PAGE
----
In 2014, researchers from the Chinese Academy of Sciences (CAS), together with Tsinghua University researchers, published a paper in Science China Technological Sciences, titled “Liquid Phase 3D Printing for Quickly Manufacturing Conductive Metal Objects with Low Melting Point Alloy Ink.” The paper, which discussed how to more quickly and affordably 3D print using metal materials, was ahead of the curve, as 3D metal printing is now one of the fastest growing aspects of the 3D printing technology field. The researchers postulated that unconventional methods, like liquid phase 3D printing, could potentially solve the issues. The two Chinese educational institutions didn’t stop their work with 3D liquid metal printing there, but soldiered on, and recently published some brand-new research.
Family-owned Vader Systems and Israel-based startup XJet are two of the bigger players in the liquid metal 3D printing game, while 3D printing artist Ioan Florea used liquid metal 3D printing techniques to make his stunning Gran Torino piece of abstract art. Tsinghua University’s Jing Liu, who was a co-author on the 2014 paper, also co-authored a research paper published earlier this month in Materials & Design, titled “3D printing for functional electronics by injection and package of liquid metals into channels of mechanical structures.” Other co-authors of this paper include Jin-Rong Lu and Yong-Ze Yu, both with the Technical Institute of Physics and Chemistry at the Chinese Academy of Sciences (TIPCCAS).
The research paper presents a more “developed approach” of how the scientists were able to incorporate mechanical structures and liquid metals for functional electronics.
“With the fabrication freedom and high efficiency introduced by 3D printing, such technology has been explored in the electronic manufacturing processes. In the present work, we reported a developed method for the fabrication of functional electronics with liquid phase electronic circuits. The technique involves printing hollow channels within elastomer structures via fused deposition modeling (FDM), then injecting and encapsulating liquid metal to form electrical traces. The process parameters in printing elastomer objects and the design of hollow channels were investigated via the extrusion experiments. The influence of flow rates on liquid metal injection was also studied under pressure injection. Based on these discussions and validations, the relationships between process parameters and the printing structures were demonstrated, and the flexible substrate with hollow channels was successfully printed by optimization of the process parameters. Moreover, a probe signal circuit has been fabricated to demonstrate the ability of injecting and packaging liquid metal into 3D printed structures for functional electronics,” the paper states.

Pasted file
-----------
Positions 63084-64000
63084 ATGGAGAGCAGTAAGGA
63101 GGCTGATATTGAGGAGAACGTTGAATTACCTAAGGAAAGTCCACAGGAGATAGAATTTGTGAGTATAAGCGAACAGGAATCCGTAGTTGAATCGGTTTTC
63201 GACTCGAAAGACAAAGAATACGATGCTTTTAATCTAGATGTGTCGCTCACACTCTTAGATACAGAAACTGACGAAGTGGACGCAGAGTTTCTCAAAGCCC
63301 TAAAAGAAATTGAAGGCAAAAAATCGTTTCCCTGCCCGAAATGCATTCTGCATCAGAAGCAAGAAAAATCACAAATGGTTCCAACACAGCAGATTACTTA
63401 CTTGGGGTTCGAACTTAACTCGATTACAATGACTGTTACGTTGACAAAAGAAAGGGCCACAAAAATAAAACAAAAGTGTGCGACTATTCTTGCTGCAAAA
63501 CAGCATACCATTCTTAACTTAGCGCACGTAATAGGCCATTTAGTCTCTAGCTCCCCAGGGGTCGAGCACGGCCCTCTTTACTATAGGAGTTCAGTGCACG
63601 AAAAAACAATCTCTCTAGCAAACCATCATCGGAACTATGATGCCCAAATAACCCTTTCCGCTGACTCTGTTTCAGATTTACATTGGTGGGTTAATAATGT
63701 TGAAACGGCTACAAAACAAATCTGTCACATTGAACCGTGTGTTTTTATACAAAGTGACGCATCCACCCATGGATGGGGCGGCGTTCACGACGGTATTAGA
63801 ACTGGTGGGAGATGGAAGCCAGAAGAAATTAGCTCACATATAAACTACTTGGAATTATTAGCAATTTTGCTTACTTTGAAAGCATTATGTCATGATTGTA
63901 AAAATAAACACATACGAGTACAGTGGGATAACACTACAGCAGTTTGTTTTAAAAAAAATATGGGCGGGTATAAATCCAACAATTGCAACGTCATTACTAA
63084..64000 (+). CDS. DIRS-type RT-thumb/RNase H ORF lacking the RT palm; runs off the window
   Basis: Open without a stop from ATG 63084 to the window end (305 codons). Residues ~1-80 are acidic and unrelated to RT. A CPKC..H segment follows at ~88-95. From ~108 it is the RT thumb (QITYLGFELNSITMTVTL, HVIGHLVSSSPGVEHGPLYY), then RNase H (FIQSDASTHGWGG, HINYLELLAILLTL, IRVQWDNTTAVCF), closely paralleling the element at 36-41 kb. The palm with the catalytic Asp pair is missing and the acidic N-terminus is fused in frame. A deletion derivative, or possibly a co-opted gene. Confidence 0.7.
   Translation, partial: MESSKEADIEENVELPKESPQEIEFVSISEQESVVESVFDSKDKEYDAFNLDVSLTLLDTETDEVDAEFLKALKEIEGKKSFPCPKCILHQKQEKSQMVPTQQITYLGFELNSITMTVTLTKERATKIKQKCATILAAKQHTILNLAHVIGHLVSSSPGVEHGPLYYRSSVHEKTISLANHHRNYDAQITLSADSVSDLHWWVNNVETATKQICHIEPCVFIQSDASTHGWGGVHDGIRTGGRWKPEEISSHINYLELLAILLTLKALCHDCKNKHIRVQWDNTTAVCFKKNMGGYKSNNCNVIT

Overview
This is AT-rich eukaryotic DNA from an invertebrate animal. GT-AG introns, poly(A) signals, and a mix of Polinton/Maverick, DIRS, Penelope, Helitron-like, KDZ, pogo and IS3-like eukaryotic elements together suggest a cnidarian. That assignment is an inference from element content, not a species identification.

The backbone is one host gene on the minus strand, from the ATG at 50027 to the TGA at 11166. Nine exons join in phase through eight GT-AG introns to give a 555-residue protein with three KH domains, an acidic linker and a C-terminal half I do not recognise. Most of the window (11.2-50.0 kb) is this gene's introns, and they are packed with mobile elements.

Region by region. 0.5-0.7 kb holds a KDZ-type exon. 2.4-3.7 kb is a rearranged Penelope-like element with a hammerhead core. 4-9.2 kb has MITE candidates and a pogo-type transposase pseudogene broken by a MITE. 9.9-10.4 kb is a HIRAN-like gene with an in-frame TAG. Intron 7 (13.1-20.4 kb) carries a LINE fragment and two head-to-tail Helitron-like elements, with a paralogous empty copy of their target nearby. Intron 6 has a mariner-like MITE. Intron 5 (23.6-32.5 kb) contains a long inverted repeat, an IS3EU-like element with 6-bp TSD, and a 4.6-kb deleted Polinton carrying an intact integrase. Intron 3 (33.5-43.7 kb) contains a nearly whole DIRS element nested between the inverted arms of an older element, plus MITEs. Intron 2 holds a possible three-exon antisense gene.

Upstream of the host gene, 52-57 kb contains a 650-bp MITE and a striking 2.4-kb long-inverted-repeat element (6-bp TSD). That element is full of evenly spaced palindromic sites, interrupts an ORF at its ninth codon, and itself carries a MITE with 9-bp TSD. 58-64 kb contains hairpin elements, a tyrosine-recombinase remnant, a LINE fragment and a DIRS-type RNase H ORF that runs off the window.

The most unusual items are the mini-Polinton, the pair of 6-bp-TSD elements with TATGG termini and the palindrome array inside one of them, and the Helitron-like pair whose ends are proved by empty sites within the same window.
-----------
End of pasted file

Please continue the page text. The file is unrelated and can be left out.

In layman’s terms, the liquid metal channels are formed into a flexible 3D printed part through the use of an injection technique. The researchers concluded that layer thickness, as well as the heating temperature, might play an important role in printing elastomer material into mechanical structures that feature hollow channels. Elastomers are versatile, with both thermal and electrical insulation, which is why they’re so popular in smart biomedical devices and electronics; these applications both need adaptable, flexible material, and elastomers fit the bill.
The circular channel is the best option to use in order to reduce the geometry of the structure’s hollow channels. Then, the lower flow rates will improve the liquid metal’s overall fill effect. The technology could be used in a variety of applications, due to its inherent flexibility. Discuss in the Liquid Metal forum at 3DPB.com.
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